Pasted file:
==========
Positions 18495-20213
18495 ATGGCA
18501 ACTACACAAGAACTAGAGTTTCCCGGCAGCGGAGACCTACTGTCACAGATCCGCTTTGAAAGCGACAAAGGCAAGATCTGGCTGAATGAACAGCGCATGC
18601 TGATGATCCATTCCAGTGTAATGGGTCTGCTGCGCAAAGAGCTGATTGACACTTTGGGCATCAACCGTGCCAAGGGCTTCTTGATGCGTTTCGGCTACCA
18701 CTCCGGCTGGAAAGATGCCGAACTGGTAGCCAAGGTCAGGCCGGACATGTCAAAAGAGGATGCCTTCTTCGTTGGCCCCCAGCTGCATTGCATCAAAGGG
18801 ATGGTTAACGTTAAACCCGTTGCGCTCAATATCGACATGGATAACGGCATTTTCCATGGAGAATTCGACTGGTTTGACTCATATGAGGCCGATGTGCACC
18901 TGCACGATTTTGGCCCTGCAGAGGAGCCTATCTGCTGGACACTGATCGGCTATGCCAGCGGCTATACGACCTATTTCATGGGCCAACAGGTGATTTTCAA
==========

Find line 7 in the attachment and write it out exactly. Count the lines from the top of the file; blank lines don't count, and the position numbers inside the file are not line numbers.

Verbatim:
18901 TGCACGATTTTGGCCCTGCAGAGGAGCCTATCTGCTGGACACTGATCGGCTATGCCAGCGGCTATACGACCTATTTCATGGGCCAACAGGTGATTTTCAA